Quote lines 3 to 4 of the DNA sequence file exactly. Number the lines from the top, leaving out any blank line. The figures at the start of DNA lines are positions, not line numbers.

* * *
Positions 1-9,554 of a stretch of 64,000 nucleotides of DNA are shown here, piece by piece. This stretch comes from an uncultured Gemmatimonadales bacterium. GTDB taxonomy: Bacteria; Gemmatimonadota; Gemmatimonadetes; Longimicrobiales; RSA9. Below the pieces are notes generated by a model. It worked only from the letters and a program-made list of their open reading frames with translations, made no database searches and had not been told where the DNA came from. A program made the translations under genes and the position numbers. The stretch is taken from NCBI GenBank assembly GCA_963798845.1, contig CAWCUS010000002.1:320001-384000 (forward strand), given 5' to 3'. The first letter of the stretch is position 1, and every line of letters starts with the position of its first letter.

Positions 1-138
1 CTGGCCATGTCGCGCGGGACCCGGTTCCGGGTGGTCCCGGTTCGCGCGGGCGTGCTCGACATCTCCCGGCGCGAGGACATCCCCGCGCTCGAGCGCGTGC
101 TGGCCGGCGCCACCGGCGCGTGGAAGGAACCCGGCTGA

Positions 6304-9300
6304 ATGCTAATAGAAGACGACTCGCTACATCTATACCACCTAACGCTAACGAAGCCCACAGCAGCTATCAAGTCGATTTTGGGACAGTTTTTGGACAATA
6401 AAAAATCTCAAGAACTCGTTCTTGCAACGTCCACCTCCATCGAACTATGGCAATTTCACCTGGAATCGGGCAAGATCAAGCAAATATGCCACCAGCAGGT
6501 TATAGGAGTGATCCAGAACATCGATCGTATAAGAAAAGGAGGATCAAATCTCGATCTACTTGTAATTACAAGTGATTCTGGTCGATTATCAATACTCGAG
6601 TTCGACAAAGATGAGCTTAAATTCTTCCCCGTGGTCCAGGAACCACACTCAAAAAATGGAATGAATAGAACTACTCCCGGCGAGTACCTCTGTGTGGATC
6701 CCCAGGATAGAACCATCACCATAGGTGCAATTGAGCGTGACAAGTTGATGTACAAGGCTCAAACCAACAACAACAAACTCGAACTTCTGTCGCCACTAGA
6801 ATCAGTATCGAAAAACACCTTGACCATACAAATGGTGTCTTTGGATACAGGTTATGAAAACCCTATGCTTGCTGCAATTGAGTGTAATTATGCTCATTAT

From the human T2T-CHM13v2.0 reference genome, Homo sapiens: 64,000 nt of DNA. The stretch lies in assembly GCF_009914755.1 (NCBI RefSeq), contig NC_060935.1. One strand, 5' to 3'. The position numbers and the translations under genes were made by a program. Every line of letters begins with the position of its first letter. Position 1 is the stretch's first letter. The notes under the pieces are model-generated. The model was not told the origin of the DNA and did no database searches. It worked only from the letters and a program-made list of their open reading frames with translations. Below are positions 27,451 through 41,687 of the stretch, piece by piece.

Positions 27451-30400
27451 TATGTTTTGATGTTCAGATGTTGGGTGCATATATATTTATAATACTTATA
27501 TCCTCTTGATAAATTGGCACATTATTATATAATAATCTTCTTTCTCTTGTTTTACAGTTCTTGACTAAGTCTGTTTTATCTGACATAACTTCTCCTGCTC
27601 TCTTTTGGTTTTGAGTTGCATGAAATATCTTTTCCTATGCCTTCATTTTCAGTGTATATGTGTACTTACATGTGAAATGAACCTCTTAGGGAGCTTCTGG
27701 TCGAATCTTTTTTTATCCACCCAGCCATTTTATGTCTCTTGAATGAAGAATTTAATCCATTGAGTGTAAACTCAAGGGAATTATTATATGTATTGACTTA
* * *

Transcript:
1 CTGGCCATGTCGCGCGGGACCCGGTTCCGGGTGGTCCCGGTTCGCGCGGGCGTGCTCGACATCTCCCGGCGCGAGGACATCCCCGCGCTCGAGCGCGTGC
101 TGGCCGGCGCCACCGGCGCGTGGAAGGAACCCGGCTGA